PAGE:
There's not a single global visual language any more than there’s a single spoken language. Cliché is a community identification arrived upon within a given context of aesthetic navigation. Perhaps counterintuitively, there are no universal clichés. Universal clichés would require alignments between interpretations of visual ideas in a myriad of contextual spaces, a virtual impossibility. Aesthetic reception varies widely based on viewing context: some Japanese pop songs may seem sentimental to a US audience, for example, whereas minimalism may seem profoundly simple through the lens of popular culture.
Instead, ideas of cliché shift between cultural and physical spaces, not just between classes and educational backgrounds - as in differences between high and popular culture - but also between countries, parts of the same country, rural and urban, generations, subcultures, ethnic groupings…the list is long. These differences are only problematic when a community applies their own sense of tired and trite to the visual language of another community. The understandings of a visual element are not universal - reading an element of one context with the understanding of another is a fundamental misunderstanding of the way we interact with images.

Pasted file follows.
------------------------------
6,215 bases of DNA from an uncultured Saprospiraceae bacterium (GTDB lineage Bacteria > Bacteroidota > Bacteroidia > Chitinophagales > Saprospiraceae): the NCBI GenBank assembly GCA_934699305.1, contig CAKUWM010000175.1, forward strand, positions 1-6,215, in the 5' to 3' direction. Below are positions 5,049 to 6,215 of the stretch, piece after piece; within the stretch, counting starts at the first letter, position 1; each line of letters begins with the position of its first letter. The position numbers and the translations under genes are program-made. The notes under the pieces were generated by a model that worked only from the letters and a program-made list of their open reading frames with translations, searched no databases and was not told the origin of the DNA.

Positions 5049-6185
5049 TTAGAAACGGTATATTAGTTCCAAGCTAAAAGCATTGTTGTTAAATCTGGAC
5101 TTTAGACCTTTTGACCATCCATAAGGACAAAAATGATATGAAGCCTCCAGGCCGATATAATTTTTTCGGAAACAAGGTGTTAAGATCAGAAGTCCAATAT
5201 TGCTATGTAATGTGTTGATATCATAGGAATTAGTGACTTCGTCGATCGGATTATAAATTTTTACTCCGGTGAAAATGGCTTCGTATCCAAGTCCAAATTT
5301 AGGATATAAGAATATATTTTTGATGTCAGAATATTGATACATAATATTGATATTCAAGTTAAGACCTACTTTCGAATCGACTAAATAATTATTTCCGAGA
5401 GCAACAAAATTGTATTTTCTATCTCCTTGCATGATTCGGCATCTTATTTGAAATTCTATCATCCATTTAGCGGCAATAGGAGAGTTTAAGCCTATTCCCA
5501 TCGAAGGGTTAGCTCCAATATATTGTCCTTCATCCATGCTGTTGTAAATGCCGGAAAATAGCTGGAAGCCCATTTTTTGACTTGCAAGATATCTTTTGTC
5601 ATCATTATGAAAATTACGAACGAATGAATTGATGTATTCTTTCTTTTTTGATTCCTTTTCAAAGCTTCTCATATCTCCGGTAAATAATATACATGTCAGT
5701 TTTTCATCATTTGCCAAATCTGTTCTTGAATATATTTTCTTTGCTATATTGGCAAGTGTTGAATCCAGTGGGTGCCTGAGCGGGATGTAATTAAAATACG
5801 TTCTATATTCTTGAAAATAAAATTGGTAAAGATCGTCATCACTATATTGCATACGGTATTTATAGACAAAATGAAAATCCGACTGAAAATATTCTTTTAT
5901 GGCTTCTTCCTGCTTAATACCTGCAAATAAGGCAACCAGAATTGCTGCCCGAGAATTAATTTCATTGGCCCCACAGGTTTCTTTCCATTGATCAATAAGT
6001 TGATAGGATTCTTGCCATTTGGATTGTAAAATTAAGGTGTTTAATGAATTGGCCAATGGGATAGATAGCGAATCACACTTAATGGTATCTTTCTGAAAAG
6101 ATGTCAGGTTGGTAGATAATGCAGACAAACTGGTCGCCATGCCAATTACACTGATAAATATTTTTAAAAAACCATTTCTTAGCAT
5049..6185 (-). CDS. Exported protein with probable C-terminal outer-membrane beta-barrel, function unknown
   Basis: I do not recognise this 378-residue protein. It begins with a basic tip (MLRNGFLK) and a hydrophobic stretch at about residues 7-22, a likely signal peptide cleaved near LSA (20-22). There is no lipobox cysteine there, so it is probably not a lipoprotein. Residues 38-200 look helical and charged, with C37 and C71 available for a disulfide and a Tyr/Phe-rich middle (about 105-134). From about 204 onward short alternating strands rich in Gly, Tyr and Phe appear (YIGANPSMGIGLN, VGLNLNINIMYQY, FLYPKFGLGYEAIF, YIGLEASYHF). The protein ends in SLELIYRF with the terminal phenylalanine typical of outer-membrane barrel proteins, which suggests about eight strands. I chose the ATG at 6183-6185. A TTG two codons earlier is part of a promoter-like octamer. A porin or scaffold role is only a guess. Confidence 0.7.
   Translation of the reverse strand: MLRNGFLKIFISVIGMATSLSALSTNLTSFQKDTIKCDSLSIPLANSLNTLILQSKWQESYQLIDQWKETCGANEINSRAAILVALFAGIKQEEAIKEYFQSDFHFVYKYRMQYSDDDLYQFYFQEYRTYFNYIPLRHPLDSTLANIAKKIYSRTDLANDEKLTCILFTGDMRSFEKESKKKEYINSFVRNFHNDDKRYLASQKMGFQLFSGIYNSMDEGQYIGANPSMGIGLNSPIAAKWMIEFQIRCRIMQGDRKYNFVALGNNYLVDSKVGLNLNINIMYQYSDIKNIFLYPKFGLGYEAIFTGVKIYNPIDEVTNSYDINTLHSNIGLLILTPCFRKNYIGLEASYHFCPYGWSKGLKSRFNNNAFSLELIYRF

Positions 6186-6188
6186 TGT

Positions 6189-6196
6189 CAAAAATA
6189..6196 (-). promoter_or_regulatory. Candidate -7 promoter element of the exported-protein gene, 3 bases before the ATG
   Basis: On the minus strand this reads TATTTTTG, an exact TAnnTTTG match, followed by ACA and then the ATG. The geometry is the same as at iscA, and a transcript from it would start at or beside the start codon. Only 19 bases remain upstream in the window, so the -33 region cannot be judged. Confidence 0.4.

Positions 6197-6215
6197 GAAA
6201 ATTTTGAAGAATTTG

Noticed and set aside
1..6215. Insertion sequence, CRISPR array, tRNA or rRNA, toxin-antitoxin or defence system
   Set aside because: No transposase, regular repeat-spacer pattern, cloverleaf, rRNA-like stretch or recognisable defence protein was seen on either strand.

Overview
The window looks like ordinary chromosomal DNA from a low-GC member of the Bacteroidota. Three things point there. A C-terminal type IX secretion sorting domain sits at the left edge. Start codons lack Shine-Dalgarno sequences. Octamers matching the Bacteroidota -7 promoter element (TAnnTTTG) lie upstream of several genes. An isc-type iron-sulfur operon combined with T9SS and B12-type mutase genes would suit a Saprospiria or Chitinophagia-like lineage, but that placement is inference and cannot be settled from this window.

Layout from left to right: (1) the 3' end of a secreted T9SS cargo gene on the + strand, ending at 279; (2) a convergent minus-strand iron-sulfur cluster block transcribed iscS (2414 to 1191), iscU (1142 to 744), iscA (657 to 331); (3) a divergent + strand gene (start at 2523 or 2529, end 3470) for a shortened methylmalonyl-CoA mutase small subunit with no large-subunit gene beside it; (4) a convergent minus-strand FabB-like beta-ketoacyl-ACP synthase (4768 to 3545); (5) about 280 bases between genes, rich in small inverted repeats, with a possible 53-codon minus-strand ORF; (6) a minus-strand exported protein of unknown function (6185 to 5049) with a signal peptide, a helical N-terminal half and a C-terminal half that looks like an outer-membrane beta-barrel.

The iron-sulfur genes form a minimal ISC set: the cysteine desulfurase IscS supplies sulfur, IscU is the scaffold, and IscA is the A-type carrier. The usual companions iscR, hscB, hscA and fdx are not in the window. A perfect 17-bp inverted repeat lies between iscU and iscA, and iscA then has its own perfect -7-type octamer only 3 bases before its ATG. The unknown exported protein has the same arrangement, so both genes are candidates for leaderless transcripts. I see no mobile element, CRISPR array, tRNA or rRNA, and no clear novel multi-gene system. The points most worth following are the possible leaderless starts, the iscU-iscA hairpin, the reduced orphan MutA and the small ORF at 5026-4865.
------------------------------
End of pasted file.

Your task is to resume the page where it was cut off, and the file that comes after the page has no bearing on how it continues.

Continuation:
Cliché not only shifts between communities but also changes through time. Think of visual ideas as paths. As a path becomes congested, the visual expression or element experiences a reduction in meaning and impact by use. Alternatively, as paths become abandoned, the grass and trees grow back and it can suddenly seem a fresh visual idea again, appealing in the limited traffic that passes through it. I've seen this recently, for example, in conversations I’ve had with a number of photographers who are interested in black and white because it seems new again.
Another function of time in relation to cliché is the measure of how long an idea takes to tire. The acceleration of life in contemporary society coupled with our culture of cool jaded cynicism in the West has - empirically - created a problem in which ideas tire more quickly than in the past. It seems that we are more quickly dismissing ideas as exhausted than previously and that there is almost a power and status generated by being one of the first to declare something "dead" or "over."
The sense of cliché can come from a number of different parts within the image making process. Clichéd images can be called as much based on the expression of a subject matter in terms of technique (paint on velvet) or form (centrally placed, "objective"-style architectural images), but also based on the idea or element considered the subject matter itself. I would argue that the expression is more the determinant of cliché than the idea or element of the image, although all three parts of the picture making process - technique, form, content - can deliver you to the doorstep.